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Culture
and Ecology

Culture and Ecology / Presentation

Secular

Photo by Shabin Paul

Secular

Symbiotic relationship of humans with nature

This granite stone sculpture shows a tree growing from the body of a tribal woman. It represents the interconnectedness of nature with human beings. The sculpture is located at Fireflies Ashram, Bangalore.

The more clearly we can focus our attention on the wonders and realities of the universe about us, the less taste we shall have for destruction.

Rachel Carson

Eco-spirituality

by Siddhartha

Secular eco-spirituality suggests that just as life forms have evolved from simpler to more complex and sophisticated ones (for example from the single celled organisms to multi celled ones) human consciousness and spiritualities have now the potential to move up the spiral and put into practice the processes that can uphold the dignity of individuals, communities and the earth itself. Human rights and earth rights have also evolved with the evolution of our consciousness.

Thinkers like Tielhard de Chardin and Sri Aurobindo believed that human history and civilization were evolving into higher and higher forms of consciousness and greater spiritual depths.

Jiddu Krishnamurti, the Indian philosopher, said: “We are the world, the world is us.” But long before this, Chief Seattle, of the Squamish tribe of North America, stated the age-old wisdom of indigenous people in his well-known statement of March 11, 1854, that man did not weave the web of life; he is merely a strand in it, and whatever he does to the web he does to himself. To this day many adivasis in India share this vision, even if they are being driven against the wall by corporations and mining interests who steal their land and fell the forests.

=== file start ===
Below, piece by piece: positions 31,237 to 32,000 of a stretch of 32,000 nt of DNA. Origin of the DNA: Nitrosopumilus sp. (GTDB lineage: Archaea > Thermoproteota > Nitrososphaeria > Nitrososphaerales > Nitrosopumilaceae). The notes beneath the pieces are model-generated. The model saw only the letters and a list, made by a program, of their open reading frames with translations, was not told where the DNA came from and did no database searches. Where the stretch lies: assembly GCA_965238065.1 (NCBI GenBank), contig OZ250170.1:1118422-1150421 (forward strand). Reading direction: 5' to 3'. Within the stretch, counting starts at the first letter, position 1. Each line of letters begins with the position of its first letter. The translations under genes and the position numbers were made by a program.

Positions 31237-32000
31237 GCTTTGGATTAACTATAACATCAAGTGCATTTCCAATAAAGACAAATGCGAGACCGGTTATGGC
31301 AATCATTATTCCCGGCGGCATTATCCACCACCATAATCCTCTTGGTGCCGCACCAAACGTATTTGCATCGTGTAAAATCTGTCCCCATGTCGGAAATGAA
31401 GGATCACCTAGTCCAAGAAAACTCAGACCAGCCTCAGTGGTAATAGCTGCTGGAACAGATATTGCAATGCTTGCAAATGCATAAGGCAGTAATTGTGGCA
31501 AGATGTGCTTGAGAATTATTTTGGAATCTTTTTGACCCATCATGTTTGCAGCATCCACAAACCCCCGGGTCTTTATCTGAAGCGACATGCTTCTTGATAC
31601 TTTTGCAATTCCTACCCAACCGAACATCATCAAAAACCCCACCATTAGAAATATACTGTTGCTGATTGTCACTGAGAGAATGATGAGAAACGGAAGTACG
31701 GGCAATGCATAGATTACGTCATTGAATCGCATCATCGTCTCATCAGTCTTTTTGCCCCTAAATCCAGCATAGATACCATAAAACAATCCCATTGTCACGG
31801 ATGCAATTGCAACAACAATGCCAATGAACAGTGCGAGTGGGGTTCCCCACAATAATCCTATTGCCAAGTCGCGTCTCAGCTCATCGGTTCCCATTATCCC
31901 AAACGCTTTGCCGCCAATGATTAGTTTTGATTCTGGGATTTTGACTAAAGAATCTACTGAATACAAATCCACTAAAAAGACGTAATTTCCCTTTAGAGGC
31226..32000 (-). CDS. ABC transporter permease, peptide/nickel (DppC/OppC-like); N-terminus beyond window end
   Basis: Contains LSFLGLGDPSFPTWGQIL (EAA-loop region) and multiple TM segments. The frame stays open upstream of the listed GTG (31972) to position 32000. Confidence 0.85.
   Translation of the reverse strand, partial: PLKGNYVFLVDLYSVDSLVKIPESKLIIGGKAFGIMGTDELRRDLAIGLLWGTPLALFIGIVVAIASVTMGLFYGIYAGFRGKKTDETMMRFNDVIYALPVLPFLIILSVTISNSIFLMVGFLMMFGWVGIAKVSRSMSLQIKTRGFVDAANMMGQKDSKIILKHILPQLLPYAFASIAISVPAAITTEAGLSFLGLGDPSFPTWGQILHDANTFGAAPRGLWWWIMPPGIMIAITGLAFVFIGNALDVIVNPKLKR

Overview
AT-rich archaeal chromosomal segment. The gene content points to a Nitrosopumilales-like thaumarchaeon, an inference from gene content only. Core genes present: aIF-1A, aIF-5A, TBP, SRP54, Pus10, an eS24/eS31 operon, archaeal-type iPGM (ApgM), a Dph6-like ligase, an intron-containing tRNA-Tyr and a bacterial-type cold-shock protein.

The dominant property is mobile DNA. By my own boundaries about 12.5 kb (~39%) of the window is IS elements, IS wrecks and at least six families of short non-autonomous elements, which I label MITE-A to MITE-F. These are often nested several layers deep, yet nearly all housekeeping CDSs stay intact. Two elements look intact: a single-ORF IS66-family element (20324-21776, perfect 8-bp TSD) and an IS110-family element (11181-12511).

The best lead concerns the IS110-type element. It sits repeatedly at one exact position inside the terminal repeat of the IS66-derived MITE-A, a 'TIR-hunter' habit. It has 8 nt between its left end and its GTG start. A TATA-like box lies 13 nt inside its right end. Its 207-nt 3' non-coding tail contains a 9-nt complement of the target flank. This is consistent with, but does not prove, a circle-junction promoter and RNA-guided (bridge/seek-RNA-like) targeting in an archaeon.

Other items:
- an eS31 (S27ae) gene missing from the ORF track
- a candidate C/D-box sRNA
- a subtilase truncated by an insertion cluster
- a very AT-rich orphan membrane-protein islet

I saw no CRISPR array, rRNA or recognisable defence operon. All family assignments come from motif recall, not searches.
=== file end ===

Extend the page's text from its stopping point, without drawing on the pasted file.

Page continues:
We must add that this world and this Krishnamurtian-ness are evolving in a Teilhardian sense, however unsteadily and erratically. To put it differently, the fullness and wholeness of life, or the non-dual nature of reality, is evolving. It is in the evolution of nature as a whole, of which the human is a part, that the divine is unfolding into fullness.

In the 1960’s the Christian theologian Harvey Cox had enthusiastically embraced secularism as an irreversible process through which society and culture would be liberated from “religious control and closed metaphysical worldviews”. Unfortunately, in the decades that have passed the sacred in the secular has been transformed into the secular in the marketplace. The secular is now intimately fused with the anti-ecological spirit of the global market and hyper-competitive individualism. The world of inter-being and interconnectedness seems a far cry although we have the illusion that the internet is connecting us.

The more clearly we can focus our attention on the wonders and realities of the universe about us, the less taste we shall have for destruction.

Rachel Carson